The Human Body’s Unidentified Microbial Cities

Microbes Few of us like to dwell on the fact our human cells are vastly outnumbered (10X) by microbes in our bodies’ cellular cities. If we went by cellular per capita, rather than size of cell, we’d be more microbe than man.

In fact, various microbes have colonized nearly every conceivable part of our bodies, from the inside out. Some make us sick, but most allow us to live. In fact, without our little micro-friends, we couldn’t survive. Microbes known as “probiotics” break down indigestible food, keep us “regular”, make vitamins, and aid the immune system by keeping out harmful bacteria, among other functions.

The weird part is that most of our “bug” colonies are as of yet unidentified. (Yes, for all of our scientific advancement- we still don’t know what’s inside our insides). So far, scientists haven’t had much luck studying them, since only 1% of our body’s microbes can be grown outside of their delicately balanced “ecosystems”.  Frankly, scientists don’t know much at all about the billions of “bugs” who spend their entire life cycle within the boundaries of our bodies. But now experts say it’s time to figure out exactly what these life-forms are.

"This is completely unexplored territory that is likely to have a large impact on our understanding of human health and disease," says George Weinstock, co-director of the Human Sequencing Center at the Baylor College of Medicine, in Houston. "We hadn't been able to approach it because of the scale of the problem. But now we are finally able to open that door."

Weinstock points out that any project involving the microbes would have to be even bigger than the Human Genome project. "Even though a microbial genome is one-thousandth the size of the human genome, the total number of microbial genes in [the human] body is much greater than human genes because you have so many different species."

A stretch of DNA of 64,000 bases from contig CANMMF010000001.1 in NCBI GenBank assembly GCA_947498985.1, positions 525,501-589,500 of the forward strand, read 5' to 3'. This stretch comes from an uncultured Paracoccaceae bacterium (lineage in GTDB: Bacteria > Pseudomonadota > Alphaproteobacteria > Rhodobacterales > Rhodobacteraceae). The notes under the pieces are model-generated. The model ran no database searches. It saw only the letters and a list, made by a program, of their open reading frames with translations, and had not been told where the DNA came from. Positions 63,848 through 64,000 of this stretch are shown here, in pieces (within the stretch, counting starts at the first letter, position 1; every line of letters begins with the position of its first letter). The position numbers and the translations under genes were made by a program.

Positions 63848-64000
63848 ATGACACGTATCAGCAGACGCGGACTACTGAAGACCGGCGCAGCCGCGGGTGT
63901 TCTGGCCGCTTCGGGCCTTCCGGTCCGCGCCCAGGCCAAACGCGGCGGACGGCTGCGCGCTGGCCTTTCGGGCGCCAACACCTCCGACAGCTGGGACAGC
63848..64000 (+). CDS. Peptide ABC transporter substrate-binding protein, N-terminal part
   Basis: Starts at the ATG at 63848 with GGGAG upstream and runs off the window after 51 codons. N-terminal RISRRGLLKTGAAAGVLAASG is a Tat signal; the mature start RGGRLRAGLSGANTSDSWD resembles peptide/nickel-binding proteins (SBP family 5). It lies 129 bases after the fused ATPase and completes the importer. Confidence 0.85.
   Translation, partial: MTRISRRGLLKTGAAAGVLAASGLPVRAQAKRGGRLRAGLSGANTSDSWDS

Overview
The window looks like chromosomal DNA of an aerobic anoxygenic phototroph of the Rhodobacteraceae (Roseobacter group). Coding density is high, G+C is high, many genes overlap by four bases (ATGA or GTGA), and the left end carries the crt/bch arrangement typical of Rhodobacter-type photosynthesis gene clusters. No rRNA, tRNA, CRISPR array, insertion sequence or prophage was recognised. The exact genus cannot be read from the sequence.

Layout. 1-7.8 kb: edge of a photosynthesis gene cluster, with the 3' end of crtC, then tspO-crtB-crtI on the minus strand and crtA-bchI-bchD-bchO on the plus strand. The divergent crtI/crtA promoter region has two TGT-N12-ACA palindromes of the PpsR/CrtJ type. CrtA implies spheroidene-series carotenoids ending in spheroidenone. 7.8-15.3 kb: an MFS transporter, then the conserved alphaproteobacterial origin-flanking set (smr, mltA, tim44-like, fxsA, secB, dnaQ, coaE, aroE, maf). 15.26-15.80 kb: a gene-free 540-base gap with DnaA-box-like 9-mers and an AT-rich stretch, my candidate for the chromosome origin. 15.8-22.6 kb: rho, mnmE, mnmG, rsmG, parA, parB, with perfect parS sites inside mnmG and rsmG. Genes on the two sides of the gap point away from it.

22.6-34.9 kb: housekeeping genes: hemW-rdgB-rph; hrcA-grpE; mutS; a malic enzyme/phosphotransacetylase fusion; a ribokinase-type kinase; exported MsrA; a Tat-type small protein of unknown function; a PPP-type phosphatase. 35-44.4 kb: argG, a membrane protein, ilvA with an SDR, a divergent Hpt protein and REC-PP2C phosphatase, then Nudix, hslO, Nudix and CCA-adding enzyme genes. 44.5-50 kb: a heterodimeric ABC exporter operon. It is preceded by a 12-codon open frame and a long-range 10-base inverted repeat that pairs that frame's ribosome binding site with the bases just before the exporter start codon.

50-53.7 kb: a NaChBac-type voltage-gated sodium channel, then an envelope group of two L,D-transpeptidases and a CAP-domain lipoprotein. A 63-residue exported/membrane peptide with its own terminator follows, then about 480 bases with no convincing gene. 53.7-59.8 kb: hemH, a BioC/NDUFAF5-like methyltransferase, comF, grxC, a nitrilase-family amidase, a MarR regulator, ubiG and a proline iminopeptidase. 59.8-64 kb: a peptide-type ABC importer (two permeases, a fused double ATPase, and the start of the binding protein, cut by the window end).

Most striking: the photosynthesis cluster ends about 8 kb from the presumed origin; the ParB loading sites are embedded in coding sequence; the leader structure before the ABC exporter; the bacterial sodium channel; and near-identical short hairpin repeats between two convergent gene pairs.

Since we now know the genomes that make up the human body, science would like to figure out what’s “inside” our insides. This research will likely give fruitful rewards, since various microbes are linked to all kinds of health bonuses as well as serious health risks. There are other benefits to consider as well.

"At the end of the day, we'll end up with another perspective on the evolution of our species, our human-microbial selves," says Jeffrey Gordon, a microbiologist at the Washington University School of Medicine, in St. Louis.

Gordon's research has shown just what an impact understanding our micro-tenants can make. Gordon and his colleagues discovered that obese people have a very different microbial community than lean people. Interestingly, these researchers discovered that when obese people lost weight, their micro-colonies began to morph into colonies more similar to that of a thin person.

Once we know how our microbes work, we can manipulate them to improve health and potentially prevent a host of diseases and disorders. The field of analyzing genomes of microbial communities, known as metagenomics, is relatively new. There is a lot of work to be done. Scientists are hoping to receive funding approval later this month to facilitate the research of these little critters, which could yield big results.

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